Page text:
Arthur Jones with some of his pets

About the book

In June of 2019 I published my biography of the Nautilus years.  The book, "Nautilus: The Lost Empire of Arthur Jones" is available on Amazon.  On my Amazon Author Page you will also find links to other books I have published.

I wrote most of the Nautilus bio a number of years ago; however it took me a long time to be willing to publish it.  The bio is my view of the progress of Nautilus; from its' birth until Arthur sold it.  Arthur created an Empire with Nautilus; however he was a reluctant Emperor, preferring to spend a majority of his time and money on other interests.  Read my bio for an inside view of Nautilus; an Empire that was lost in the search for Younger Women, Faster Airplanes and Bigger Crocodiles.

Note:  The photos in this section were not taken by me.  After Arthur died, I found these at his house.


I have had several people ask me, so I will ask you the reader:

1)  Would you like me to write a book about the MedX years?

2)  Would you like me to write a book about the years BEFORE Nautilus?

Please E-mail me and let me know if you are interested in either or both books.  I do not promise that I will write either of these, however before I even consider starting the process, I need to know if there is enough interest to justify the time required to produce these.

Thank you,

William Edgar Jones

my eulogy for arthur jones

I delivered this Eulogy for Arthur at the Ballroom of the Jumbolair Estate.

On behalf of myself and my family, I would first like to thank everyone for coming. Some of you have traveled a long distance to pay your respects to Arthur, and we greatly appreciate your being with us today.

This building was built as a forum for Arthur, and in it he spoke many times, while I never did until today. His voice will no longer be heard, and it has fallen upon me to speak one last time in his memory.

Arthur was born in Arkansas in 1926, just a few years before the great depression. Soon after his birth the family moved to Oklahoma, where he spent most of his childhood. His father was a doctor, and young Arthur read his father’s collection of medical books, acquiring knowledge that he would use throughout his life. He ran away from home at a young age and rode the rails, living out a hard existence. In 1941, when Pearl Harbor was bombed, Arthur lied about his age so he could join the Navy, where he served during World War 2. This was the only aspect of his life that he would never discuss.

After the war Arthur returned to his varied interests in aviation, bodybuilding, movie making and wild animals, making his living for a while importing animals from South America, Mexico and Africa. At the same time he produced movies and television shows about his exploits in these exotic locations.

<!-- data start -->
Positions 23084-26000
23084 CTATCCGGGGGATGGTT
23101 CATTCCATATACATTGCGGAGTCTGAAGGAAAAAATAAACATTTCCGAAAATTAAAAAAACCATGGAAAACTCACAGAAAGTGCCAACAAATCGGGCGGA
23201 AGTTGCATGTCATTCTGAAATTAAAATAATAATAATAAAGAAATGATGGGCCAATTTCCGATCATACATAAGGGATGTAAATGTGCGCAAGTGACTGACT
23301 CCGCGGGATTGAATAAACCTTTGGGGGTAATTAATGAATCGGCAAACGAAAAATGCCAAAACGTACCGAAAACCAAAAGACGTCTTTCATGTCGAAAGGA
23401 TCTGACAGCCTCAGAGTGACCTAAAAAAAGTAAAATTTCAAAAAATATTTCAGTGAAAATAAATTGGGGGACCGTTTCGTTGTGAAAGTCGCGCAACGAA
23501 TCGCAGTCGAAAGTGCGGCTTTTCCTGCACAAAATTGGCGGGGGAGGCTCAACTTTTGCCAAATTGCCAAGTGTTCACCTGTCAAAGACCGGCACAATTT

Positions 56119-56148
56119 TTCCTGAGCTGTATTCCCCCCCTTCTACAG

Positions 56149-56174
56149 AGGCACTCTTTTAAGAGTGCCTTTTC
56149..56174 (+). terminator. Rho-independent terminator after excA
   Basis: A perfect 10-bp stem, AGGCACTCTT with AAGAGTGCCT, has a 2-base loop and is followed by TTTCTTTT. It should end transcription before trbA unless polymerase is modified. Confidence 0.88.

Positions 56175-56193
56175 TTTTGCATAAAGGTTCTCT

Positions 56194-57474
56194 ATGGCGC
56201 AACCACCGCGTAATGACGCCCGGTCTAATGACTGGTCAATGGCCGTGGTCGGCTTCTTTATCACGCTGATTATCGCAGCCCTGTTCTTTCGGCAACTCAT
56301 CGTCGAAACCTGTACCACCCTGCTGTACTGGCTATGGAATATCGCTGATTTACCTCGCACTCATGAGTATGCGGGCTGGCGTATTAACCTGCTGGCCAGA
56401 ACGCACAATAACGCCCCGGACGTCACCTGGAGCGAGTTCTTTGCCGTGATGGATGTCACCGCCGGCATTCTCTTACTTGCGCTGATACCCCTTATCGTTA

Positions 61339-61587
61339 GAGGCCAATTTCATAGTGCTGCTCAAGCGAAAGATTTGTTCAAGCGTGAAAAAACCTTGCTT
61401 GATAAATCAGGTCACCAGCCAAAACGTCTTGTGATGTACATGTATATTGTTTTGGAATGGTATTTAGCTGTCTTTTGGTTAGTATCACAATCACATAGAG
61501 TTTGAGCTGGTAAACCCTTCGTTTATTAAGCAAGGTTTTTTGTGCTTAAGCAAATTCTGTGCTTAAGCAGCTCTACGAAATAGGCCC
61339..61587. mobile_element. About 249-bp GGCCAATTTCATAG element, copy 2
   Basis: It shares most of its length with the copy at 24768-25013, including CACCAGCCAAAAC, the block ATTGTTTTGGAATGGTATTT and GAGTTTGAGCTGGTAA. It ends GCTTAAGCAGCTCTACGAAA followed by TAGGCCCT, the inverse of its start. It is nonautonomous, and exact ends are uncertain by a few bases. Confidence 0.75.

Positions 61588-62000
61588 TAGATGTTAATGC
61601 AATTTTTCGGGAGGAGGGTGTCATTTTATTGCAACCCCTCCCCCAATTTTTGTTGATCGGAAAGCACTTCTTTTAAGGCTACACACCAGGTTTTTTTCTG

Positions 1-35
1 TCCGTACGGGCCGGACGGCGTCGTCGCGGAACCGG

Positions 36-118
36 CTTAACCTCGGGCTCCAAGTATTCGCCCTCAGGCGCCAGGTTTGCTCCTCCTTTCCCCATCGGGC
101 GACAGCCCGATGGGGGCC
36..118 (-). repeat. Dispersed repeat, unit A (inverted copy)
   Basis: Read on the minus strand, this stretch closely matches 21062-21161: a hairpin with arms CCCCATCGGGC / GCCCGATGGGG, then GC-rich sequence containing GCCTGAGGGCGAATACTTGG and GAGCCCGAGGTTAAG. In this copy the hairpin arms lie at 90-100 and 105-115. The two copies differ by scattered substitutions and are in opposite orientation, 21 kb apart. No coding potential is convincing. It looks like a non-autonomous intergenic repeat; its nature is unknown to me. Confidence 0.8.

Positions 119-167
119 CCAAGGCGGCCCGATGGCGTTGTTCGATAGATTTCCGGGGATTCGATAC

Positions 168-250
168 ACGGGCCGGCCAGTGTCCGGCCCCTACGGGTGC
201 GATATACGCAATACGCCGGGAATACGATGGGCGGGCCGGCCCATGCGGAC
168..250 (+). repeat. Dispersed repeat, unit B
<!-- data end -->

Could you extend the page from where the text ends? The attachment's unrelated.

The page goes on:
Arthur used his intelligence and creativity to invent many things before Nautilus and MedX, inventions in both aviation and photography. He had a need, the tool to satisfy the need did not exist, so he created it. To him a simple but necessary process. As he said, “Function dictates design.” A simple saying, yet an ability to achieve that far exceeds the reach of most people.

During all this time he also continued to work on exercise equipment, which finally led to the development of Nautilus equipment in the late 1960’s. It was for this invention that Arthur because most famous.

Arthur was a tireless worker, and at times it seemed that he never slept. He was driven to succeed. He would work on any day, at any time, long hours without rest. He expected nothing less than perfection from himself and those around him, and he strove to achieve it.

The world knew Arthur as a showman, as I called him “The P. T. Barnum of Exercise.” Yet unlike P. T. Barnum he was not out to “fleece the suckers,” instead he strove to inform and instruct people of the knowledge he had acquired about exercise and physiology, plus numerous other fields of study. Another favorite saying of his was “Specialization is for insects,” and Arthur’s vast knowledge in varied subjects was obvious to all. He would not suffer a fool, however, and did not hesitate to let someone know they were such.

There are many things that could be said about the public side of Arthur, yet there was another side, he was also a husband and father. Arthur was married six times, and he is survived by at least three wives; Eva, the mother of my older brother Gary, my sister Eva, and myself; Eliza, who was married to Arthur during the early years of Nautilus; and Terri, Arthur’s next to last wife. One wife, Inge, predeceased Arthur by three years.

I had the honor and privilege of being one of his children. He expected a lot from us, and gave us all a lot in return. As a father he taught me many things, perhaps not always in the conventional manner, yet they were valuable lessons in honesty, integrity and hard work. To me he was a great man for two reasons, both for his public contributions, but mostly because he was my father, and a man could not have asked for a better one. He is missed and can never be replaced. The world has lost a great man, but my loss is worse, for I have lost a great father.

Goodbye, dad.

Arthurisms: Things he use to say

#1:  About Divorce Settlements:

The fucking you get for the fucking you got.

#2:  About Aging:

Have you noticed that the quality of mirrors has gone down in recent years?

#3:  About Life In General:

Life isn't one thing after another.  It's the same damn thing over and over again.

#4:  About Guns:

A gun is like a tourniquet; you hope you never need one.  But if you do, you need it NOW!

#5:  His Classic Telegram:

Fuck you!  Strong letter to follow.